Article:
Microbiologists are addressing the global environmental issue of ocean dead zones.
(From Science Daily) — Their research is discovering the potential of naturally occurring bacteria called rhizobia to stem the tide of oversaturation with nitrogen-based fertilizers.
Along the northern edge of the Gulf of Mexico is a 6,000-square mile dead zone of oxygen-depleted water filled with dead plants, dead fish and a damaged ecosystem. Dead zones like this occur when nitrogen and phosphorus from agricultural fertilizers and sewage washes downstream into the ocean and creates huge blooms of toxic algae. Sadly, there are hundreds of them around the world.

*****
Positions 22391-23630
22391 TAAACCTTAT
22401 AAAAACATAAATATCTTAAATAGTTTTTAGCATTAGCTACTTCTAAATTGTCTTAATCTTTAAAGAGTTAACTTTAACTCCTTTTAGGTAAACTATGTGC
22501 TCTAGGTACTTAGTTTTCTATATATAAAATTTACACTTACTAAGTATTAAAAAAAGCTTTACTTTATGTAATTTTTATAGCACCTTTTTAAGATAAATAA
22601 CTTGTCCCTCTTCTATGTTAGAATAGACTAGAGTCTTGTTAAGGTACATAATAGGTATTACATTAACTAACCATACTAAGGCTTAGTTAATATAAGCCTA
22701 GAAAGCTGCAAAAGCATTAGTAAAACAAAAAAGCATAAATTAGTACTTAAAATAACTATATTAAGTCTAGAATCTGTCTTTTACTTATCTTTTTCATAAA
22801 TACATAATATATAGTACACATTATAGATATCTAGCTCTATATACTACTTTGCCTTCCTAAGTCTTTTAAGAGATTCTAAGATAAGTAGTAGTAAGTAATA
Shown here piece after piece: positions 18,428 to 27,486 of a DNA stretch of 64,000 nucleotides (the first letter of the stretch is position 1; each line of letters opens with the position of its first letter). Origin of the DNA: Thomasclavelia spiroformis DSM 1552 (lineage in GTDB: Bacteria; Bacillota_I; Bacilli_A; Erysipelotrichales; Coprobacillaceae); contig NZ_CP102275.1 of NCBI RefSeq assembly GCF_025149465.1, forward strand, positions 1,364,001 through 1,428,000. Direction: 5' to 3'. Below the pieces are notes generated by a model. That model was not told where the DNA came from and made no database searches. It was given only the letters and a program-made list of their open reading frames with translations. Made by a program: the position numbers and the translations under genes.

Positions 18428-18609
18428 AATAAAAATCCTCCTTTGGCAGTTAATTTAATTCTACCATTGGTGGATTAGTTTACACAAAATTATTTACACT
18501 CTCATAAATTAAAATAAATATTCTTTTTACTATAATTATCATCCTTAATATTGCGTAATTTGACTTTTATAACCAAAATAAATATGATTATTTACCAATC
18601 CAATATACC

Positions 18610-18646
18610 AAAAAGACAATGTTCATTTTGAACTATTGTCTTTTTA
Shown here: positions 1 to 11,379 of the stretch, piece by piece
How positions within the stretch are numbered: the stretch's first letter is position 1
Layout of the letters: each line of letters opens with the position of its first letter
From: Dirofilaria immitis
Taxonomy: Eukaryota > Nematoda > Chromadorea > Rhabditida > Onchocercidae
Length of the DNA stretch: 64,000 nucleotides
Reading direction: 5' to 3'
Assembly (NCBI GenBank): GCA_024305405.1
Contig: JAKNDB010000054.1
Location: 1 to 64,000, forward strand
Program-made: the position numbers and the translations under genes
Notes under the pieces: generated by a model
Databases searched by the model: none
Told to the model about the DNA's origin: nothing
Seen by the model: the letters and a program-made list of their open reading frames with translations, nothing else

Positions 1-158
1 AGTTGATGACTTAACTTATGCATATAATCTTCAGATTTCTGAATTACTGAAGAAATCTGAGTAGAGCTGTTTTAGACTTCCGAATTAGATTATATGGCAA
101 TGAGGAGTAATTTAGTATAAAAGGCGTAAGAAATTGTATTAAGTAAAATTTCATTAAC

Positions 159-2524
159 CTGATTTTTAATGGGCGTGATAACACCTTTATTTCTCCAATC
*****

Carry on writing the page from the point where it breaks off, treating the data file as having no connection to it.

Microbiologists at BYU, with financial backing from the National Science Foundation and the U.S Dept. of Agriculture, are addressing this global environmental issue by getting to the root of the problem. Their research, the most recent of which publishes this week in Proceedings of the National Academy of Sciences, is discovering the potential of naturally-occurring bacteria called rhizobia to stem the tide of oversaturation with nitrogen-based fertilizers.
Read the full article here: http://www.sciencedaily.com/releases/2015/09/150922150046.htm